A project called The Artist Series, involving a collaboration with 20 Spanish artists, who each customised a vintage denim jacket inspired by different vendors’ life stories, put Top Manta on the map garnering global media attention for the label.
The jackets were raffled off in 2019, raising €55,000 ($60,000) for the business of getting vendors off the streets and into legal work. Elena told NewsAfrica the main values at the core of the business are ‘responsibility and sustainability’ while working towards a low-waste economy and ‘better’ environment.
Since creating Top Manta the team has managed to launch a new product every year.
The latest drop of vegan-friendly trainers is called Ande Dem after a Senegalese expression that means ‘walking together’ in Wolof, the language spoken by most manteros (vendors), who are mainly from Senegal. Elena said it has been a long-time coming.
‘We’ve wanted to produce these sneakers from the very moment our brand was registered in 2017,’ she said.
‘But due to an initial lack of resources we produced T-shirts instead. Now with a focus on sustainable production methods, environmentally friendly materials and fair pay we’ve produced a collection to be proud of.’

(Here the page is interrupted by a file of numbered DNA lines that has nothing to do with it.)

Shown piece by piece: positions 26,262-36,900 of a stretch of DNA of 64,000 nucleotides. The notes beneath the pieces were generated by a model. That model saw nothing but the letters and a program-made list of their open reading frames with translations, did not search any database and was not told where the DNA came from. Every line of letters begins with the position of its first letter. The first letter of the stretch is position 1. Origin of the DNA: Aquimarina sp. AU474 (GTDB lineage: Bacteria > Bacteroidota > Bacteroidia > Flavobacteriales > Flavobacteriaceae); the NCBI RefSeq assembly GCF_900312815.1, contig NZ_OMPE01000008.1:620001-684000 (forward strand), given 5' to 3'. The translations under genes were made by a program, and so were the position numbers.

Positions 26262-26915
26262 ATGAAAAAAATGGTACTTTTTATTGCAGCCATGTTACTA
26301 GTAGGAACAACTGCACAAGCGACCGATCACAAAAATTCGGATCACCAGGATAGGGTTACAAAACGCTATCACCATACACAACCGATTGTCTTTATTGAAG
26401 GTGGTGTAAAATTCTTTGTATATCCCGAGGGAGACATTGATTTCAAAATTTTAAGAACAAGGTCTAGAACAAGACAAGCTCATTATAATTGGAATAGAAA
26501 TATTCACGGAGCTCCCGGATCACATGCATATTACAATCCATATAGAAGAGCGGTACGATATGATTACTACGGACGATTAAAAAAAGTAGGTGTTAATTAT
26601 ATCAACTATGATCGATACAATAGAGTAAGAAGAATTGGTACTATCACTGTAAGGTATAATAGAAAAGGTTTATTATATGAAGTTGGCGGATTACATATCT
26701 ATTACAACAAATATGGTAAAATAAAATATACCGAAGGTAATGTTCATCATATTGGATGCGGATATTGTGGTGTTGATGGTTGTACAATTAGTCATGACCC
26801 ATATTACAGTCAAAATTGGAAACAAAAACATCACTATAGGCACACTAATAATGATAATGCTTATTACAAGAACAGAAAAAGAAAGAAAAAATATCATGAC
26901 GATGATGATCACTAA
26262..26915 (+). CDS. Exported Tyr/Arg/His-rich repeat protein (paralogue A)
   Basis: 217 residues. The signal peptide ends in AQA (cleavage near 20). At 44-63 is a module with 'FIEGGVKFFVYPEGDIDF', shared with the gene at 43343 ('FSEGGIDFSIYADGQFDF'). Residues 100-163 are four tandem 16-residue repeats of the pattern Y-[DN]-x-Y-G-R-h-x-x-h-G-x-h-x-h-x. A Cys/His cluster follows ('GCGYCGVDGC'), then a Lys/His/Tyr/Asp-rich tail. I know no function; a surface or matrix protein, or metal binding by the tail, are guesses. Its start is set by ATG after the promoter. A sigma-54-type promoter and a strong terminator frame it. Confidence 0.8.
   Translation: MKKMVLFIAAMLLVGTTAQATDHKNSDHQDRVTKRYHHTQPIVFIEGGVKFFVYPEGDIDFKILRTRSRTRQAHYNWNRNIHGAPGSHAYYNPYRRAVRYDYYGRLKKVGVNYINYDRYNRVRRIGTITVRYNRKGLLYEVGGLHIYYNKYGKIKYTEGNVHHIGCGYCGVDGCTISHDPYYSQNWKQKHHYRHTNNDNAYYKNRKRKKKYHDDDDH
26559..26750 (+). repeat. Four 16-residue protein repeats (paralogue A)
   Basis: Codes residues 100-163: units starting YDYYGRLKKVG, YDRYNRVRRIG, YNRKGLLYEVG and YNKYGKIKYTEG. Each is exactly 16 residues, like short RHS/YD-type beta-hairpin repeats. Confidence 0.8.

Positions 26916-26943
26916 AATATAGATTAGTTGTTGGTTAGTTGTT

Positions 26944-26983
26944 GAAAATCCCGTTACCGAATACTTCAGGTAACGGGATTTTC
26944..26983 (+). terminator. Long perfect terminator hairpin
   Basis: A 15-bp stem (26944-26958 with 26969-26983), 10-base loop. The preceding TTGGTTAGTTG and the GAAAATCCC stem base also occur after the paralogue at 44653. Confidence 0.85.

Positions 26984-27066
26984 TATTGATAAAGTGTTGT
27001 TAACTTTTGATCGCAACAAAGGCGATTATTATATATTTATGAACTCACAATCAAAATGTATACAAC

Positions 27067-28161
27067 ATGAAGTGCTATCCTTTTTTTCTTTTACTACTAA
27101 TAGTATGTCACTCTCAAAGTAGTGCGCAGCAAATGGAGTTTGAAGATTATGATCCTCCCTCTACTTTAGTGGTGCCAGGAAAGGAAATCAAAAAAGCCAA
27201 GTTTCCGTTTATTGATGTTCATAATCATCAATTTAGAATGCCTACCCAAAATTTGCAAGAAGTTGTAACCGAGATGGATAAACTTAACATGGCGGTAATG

The shoes were designed by Spanish architect and artist Sara de Ubieta, who’s local to Barcelona, and graphic designer Helga Juárez with input from 150 researchers.
Wanting to perform a ‘cultural fusion’ between Senegal and Barcelona the shoes combine African colours with a rugged sole that evokes the industrial side of Barcelona. In other words they are more suitable for working on a building site than for jogging, but can be used for both.
Elena explained: ‘We are always open to collaborate with creative people who believe in social justice, in equality, in inclusion, and in the rights of all’
In June, Sara de Ubieta posted a photograph of the finished trainer on her Instagram account, @sara_deubieta. She told her followers: ‘I have been able to help the @topmanta_bcn collective by designing these ethical shoes together with @helgajuarez. They have looked for a local and quality production, it has been a long and not easy job but we are very happy! It is also precious to know how the movement grows and how many people are joining to help.’
The brand has certainly come a long way since they started out sticking their logo on shoes imported from China. Now the trainers are made in Alicante, Spain, and Porto in Portugal.
This was a conscious decision to embrace responsible production with the aim of reviving the artisanal shoe industry in the Iberian Peninsula.
They have produced 400 pairs so far, retailing at €115 ($136) in the hope a limited run will also create a buzz among young people in the city.
They can be bought from the co-operative’s shop in Barcelona or online. Like their previous collections, profits will go back into the brand and help support manteros and their families.